Which Joe gave his name to ‘sloppy joes’? We look at five interesting sandwiches and their lexical origins.
Think deeply about something; meditate or reflect.‘he stroked his beard and retired to cogitate’
think, think about, contemplate, consider, give thought to, give consideration to, mull over, meditate, meditate on, muse, muse on, ponder, ponder on, ponder over, reflect, reflect on, deliberate, deliberate about, deliberate on, ruminate, ruminate about, ruminate on, ruminate over, dwell on, brood, brood on, brood over, agonize, agonize over, worry, worry about, chew over, puzzle, puzzle over, speculate about, weigh up, revolve, turn over in one's mind, review, study, be in a brown studyView synonyms
- ‘I am cogitating on this grave matter in connection with the death of Saul Bellow, the wonderful American writer.’
- ‘When he's not in disguise, we're treated to close-ups of him brooding and cogitating - and looking like an elderly Hamlet.’
- ‘If we had to cogitate every time we did anything, chances are we'd have a difficult time getting out of bed in the morning.’
- ‘Consider and reconsider and think and ponder and ruminate and cogitate all you will - Lady Josephine - but my convictions remain the same.’
- ‘When we are rushed to deliver short and sweet responses, we may lose our ability to cogitate and reflect.’
- ‘With a frustrated sigh, he sat back and cogitated, going over his various options.’
- ‘What's really bugging me is people trying to put words in my mouth or thoughts in my mind that I never pronounced or cogitated.’
- ‘He apparently went off to work, where he cogitated on matters a little.’
- ‘It is my duty to observe, comment, cogitate and deliberate, and then to disseminate the wisdom I have gained by my efforts.’
- ‘Holmes broke open a packet of plain chocolate hob nobs and looked at me. ‘If you don't mind, Watson, I wish to cogitate alone.'’
- ‘Editorials and longer opinion pieces shout crudely at us, whereas a good essay should meditate, cogitate and ruminate in a solid literary style.’
- ‘Considering the divorce rate in this country, one might cogitate on why so many people still want to get hitched.’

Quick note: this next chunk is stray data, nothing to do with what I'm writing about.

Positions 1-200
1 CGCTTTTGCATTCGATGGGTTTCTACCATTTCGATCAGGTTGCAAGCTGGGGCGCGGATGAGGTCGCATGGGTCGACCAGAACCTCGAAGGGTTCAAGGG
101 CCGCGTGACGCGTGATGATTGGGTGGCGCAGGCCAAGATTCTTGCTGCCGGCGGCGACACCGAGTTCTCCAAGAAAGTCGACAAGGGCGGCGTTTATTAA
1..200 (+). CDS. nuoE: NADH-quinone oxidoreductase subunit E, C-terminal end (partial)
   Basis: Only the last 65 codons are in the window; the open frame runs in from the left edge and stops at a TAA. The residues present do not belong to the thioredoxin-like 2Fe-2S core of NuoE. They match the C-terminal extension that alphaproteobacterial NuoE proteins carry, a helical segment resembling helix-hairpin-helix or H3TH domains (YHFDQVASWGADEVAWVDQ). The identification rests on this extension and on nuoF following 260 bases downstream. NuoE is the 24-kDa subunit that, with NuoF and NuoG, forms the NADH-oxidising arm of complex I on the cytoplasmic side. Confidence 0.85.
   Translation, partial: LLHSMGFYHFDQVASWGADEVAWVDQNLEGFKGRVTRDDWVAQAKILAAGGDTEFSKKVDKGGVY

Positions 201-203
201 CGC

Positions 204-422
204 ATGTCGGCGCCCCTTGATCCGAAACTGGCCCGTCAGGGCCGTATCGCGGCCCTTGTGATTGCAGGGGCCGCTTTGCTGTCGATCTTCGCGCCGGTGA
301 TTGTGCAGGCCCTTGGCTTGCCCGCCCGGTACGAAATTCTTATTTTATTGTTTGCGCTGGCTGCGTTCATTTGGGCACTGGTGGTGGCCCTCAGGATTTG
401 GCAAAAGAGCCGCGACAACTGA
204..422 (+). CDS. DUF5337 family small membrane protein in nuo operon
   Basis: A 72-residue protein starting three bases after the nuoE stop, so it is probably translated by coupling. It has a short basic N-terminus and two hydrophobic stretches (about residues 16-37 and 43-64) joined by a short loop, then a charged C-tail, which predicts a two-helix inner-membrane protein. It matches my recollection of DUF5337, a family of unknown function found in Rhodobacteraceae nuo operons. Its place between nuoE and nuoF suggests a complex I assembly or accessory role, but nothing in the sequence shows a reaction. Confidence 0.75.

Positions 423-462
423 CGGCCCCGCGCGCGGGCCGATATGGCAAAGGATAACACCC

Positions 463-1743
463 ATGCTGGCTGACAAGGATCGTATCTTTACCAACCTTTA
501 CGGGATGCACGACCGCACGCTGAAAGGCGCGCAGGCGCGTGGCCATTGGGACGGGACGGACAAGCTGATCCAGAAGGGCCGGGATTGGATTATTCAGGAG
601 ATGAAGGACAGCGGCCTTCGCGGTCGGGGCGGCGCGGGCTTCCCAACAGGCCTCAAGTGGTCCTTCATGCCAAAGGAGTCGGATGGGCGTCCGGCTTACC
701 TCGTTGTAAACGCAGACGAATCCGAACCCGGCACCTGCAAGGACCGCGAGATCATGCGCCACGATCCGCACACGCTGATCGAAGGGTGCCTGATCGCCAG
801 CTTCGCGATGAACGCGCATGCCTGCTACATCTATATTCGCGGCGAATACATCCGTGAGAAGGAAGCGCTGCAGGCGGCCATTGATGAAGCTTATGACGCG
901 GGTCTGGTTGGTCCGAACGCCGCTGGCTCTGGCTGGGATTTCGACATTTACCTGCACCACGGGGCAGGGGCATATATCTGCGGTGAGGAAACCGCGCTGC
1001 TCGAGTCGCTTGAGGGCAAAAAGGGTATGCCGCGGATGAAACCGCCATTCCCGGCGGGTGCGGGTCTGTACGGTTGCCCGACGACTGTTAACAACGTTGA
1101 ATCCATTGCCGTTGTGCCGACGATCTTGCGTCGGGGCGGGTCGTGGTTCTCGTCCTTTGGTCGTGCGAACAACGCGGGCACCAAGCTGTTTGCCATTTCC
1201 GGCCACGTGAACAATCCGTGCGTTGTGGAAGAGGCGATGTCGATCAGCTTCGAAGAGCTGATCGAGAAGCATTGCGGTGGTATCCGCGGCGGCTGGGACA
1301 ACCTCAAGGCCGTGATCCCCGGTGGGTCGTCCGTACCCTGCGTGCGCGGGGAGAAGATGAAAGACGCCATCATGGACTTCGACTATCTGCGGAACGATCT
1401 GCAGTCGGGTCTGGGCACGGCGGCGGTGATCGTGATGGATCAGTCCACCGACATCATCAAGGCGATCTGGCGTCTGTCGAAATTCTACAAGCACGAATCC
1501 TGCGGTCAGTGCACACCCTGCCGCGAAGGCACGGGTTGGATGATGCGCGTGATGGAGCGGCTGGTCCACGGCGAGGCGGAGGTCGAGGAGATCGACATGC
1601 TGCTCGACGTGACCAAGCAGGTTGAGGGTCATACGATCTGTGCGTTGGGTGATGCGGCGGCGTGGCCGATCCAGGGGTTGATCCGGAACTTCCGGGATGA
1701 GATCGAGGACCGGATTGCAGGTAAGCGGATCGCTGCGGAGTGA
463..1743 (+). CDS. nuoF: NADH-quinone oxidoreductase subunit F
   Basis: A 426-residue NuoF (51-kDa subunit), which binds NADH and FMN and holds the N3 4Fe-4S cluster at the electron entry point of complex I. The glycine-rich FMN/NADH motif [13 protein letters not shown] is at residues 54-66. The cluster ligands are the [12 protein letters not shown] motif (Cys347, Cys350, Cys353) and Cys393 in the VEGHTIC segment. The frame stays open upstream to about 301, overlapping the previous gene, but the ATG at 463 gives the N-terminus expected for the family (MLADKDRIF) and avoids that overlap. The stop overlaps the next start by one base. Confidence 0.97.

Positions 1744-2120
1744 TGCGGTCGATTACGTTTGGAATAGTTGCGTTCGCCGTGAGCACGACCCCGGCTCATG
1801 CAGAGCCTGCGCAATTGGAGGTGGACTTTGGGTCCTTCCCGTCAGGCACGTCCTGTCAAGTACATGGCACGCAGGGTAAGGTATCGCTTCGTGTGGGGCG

- ‘But having read this one it seemed so particularly relevant to an issue I've been cogitating on recently that I had to copy it and bring it home to write an entry on it.’
- ‘Perhaps he and his researchers should have spent a little more time cogitating on exactly why the taxpayer should give them any more money.’
- ‘The whole obesity thing was just something to cogitate on.’
- ‘I'm not exactly over the moon at being another year older but my wife is taking me away for the weekend to meditate, cogitate and recuperate in Cornwall.’
- ‘It was a day to stay home and cogitate in front of the fire with a good book, a cup of coffee, and a warm blanket.’
- ‘I need to cogitate and ruminate on it a bit more before the official electoral prediction.’
- ‘Mitch didn't want to give the temps time to cogitate over unionizing.’
- ‘No matter how hard you study, ponder or cogitate, some things are just a mystery.’
Late 16th century: from Latin cogitat- ‘considered’, from the verb cogitare, from co- ‘together’ + agitare ‘turn over, consider’.
We take a look at several popular, though confusing, punctuation marks.
From Afghanistan to Zimbabwe, discover surprising and intriguing language facts from around the globe.
The definitions of ‘buddy’ and ‘bro’ in the OED have recently been revised. We explore their history and increase in popularity.